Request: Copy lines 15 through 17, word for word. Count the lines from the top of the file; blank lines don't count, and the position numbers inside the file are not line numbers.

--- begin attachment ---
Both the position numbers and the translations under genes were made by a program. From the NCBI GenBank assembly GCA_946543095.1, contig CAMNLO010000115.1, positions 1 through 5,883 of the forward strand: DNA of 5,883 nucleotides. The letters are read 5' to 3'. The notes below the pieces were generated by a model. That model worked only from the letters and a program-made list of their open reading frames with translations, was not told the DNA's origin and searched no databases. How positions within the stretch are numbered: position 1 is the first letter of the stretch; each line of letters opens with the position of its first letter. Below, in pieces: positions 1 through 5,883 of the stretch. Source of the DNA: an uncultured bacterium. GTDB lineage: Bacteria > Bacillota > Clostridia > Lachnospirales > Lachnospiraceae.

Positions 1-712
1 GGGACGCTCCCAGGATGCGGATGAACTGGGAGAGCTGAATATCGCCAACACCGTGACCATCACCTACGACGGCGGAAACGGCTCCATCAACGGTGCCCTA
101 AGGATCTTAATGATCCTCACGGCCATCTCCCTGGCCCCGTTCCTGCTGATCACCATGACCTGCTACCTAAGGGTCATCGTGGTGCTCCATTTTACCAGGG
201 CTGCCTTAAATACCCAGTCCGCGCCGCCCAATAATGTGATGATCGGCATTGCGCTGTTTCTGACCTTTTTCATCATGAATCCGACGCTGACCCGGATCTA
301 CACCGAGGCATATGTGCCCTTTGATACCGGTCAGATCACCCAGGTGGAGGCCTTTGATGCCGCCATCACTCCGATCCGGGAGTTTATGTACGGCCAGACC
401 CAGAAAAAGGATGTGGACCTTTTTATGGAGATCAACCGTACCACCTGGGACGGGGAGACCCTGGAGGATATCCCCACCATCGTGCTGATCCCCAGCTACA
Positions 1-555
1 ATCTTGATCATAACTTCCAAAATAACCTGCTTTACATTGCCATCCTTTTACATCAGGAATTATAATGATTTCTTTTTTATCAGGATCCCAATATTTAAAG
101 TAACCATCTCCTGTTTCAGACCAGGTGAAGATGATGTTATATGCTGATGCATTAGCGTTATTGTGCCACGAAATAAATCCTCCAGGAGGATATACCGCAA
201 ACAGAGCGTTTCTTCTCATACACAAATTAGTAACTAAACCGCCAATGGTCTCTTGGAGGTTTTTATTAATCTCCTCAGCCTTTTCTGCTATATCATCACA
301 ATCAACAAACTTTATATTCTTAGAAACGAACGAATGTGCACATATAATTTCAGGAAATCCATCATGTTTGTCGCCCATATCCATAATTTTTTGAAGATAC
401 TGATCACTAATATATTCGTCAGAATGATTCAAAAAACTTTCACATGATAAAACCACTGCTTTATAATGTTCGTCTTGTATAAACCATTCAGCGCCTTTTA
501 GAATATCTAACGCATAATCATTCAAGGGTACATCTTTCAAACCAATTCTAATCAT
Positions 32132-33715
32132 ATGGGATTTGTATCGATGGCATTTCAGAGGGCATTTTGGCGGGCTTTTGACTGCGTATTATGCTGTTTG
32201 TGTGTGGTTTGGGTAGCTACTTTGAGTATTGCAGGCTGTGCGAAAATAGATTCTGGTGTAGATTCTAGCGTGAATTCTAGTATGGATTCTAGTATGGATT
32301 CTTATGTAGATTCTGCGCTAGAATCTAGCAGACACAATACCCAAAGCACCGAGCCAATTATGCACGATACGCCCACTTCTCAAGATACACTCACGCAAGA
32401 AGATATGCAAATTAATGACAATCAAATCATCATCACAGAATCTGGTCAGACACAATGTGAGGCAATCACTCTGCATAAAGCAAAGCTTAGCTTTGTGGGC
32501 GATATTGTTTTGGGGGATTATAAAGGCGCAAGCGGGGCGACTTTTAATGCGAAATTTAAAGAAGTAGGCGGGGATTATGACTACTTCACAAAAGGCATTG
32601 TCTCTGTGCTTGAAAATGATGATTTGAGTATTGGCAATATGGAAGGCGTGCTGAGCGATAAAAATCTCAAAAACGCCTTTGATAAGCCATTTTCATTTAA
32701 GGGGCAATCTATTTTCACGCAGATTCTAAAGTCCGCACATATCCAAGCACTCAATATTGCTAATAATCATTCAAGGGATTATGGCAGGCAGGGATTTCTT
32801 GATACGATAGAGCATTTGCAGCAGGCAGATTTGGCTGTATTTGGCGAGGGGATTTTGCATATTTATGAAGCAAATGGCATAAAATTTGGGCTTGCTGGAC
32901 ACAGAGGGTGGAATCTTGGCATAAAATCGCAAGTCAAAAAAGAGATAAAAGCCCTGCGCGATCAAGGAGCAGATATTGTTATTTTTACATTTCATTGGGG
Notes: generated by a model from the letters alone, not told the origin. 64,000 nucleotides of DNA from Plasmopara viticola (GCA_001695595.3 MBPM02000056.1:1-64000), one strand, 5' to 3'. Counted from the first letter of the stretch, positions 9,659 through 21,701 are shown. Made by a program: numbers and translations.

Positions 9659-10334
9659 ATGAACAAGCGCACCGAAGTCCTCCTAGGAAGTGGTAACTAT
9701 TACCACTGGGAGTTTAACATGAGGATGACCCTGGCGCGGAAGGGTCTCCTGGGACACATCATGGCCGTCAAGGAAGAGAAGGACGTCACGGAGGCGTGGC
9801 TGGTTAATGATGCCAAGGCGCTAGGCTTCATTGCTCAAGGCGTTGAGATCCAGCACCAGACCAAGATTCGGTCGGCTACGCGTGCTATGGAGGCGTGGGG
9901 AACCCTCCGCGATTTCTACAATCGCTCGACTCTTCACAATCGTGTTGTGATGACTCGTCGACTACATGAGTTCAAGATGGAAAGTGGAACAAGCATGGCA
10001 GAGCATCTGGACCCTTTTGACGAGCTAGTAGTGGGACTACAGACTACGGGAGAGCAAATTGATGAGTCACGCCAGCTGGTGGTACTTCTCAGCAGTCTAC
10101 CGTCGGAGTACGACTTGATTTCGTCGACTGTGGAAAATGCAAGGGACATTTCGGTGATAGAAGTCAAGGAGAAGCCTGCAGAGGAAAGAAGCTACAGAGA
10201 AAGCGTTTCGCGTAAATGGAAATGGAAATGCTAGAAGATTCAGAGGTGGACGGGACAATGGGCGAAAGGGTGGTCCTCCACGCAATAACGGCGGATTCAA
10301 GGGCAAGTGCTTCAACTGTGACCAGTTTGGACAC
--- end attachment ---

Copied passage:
Positions 32132-33715
32132 ATGGGATTTGTATCGATGGCATTTCAGAGGGCATTTTGGCGGGCTTTTGACTGCGTATTATGCTGTTTG
32201 TGTGTGGTTTGGGTAGCTACTTTGAGTATTGCAGGCTGTGCGAAAATAGATTCTGGTGTAGATTCTAGCGTGAATTCTAGTATGGATTCTAGTATGGATT